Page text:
Now there are many who, like Stephen Jay Gould, assert that there are things on which science and religion do not overlap. Many cite this non-overlapping magisteria when arguing the existence of God, the afterlife, or souls. However, we can't discount the degree of improbability of life after death given the laws of physics.
Claims that some form of consciousness persists after our bodies die and decay into their constituent atoms face one huge, insuperable obstacle: the laws of physics underlying everyday life are completely understood, and there's no way within those laws to allow for the information stored in our brains to persist after we die. If you claim that some form of soul persists beyond death, what particles is that soul made of? What forces are holding it together? How does it interact with ordinary matter?Further on:
Everything we know about quantum field theory (QFT) says that there aren't any sensible answers to these questions. Of course, everything we know about quantum field theory could be wrong. Also, the Moon could be made of green cheese.
Among advocates for life after death, nobody even tries to sit down and do the hard work of explaining how the basic physics of atoms and electrons would have to be altered in order for this to be true. If we tried, the fundamental absurdity of the task would quickly become evident.
Very roughly speaking, when most people think about an immaterial soul that persists after death, they have in mind some sort of blob of spirit energy that takes up residence near our brain, and drives around our body like a soccer mom driving an SUV. The questions are these: what form does that spirit energy take, and how does it interact with our ordinary atoms? Not only is new physics required, but dramatically new physics. Within QFT, there can't be a new collection of "spirit particles" and "spirit forces" that interact with our regular atoms, because we would have detected them in existing experiments. Ockham's razor is not on your side here, since you have to posit a completely new realm of reality obeying very different rules than the ones we know.Carroll then goes into The Dirac Equation and demonstrates, as simply as a particle physicist can, that it requires an amazing amount of metaphysical shoehorning and the chucking out of everything we know to put any credence in the afterlife concept.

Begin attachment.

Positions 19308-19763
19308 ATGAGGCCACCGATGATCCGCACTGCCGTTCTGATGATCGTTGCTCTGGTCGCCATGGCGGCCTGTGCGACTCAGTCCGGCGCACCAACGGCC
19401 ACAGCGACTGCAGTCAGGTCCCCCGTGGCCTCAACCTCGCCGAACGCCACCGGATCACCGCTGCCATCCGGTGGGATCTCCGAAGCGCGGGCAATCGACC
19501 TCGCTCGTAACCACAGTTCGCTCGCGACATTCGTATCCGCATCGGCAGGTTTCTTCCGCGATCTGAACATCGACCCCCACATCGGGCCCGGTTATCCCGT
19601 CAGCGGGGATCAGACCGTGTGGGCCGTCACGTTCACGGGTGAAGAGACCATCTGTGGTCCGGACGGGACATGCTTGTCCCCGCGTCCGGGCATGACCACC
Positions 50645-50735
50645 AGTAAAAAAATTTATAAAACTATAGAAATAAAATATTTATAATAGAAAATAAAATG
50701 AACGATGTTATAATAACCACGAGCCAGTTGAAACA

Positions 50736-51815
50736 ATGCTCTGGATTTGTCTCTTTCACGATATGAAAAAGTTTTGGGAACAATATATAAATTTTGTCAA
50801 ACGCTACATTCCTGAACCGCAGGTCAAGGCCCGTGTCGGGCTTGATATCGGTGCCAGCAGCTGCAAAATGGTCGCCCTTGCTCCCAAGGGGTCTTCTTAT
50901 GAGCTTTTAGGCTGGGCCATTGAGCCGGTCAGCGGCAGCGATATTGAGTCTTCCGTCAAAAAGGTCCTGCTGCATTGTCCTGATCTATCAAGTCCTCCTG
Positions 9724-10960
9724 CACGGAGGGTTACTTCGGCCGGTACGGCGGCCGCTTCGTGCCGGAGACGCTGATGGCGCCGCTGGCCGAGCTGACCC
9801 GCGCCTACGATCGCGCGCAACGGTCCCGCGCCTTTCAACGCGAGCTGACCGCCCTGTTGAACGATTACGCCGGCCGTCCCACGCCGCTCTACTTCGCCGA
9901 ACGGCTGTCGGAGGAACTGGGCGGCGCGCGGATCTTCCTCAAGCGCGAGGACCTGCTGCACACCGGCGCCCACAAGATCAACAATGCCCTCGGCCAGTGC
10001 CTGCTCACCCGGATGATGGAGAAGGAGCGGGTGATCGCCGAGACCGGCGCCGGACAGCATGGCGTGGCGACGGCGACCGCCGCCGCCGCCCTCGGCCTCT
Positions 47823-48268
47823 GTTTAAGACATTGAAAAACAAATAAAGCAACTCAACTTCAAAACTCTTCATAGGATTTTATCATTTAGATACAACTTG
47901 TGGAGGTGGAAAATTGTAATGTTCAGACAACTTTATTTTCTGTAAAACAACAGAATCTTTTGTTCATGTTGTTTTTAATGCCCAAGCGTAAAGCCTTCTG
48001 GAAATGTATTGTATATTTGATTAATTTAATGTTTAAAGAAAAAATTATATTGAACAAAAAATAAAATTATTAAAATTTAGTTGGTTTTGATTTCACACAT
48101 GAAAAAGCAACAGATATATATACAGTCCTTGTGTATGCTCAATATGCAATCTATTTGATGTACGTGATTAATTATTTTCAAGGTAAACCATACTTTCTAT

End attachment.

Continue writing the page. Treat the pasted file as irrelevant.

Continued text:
There's no reason to be agnostic about ideas that are dramatically incompatible with everything we know about modern science. Once we get over any reluctance to face reality on this issue, we can get down to the much more interesting questions of how human beings and consciousness really work.I'm reminded of Carl Sagan's feelings on the afterlife:
I would love to believe that when I die I will live again, that some thinking, feeling, remembering part of me will continue. But much as I want to believe that, and despite the ancient and worldwide cultural traditions that assert an afterlife, I know of nothing to suggest that it is more than wishful thinking. The world is so exquisite with so much love and moral depth, that there is no reason to deceive ourselves with pretty stories for which there's little good evidence. Far better it seems to me, in our vulnerability, is to look death in the eye and to be grateful every day for the brief but magnificent opportunity that life provides.If we think about where the concept of the afterlife originated, we must look to our ancestors -- ancestors who, if they were lucky, lived only a fraction of the time we will live. These ancestors had only a fraction of the knowledge we now have at our fingertips -- knowledge of the interconnectedness of all living things, knowledge of the world, and of the cosmos. Perhaps, as our knowledge and our lifespans continue to increase, we will find (as we are beginning to see in modern European secular societies), that we do not need the promise of an afterlife. Isn't this life more than enough?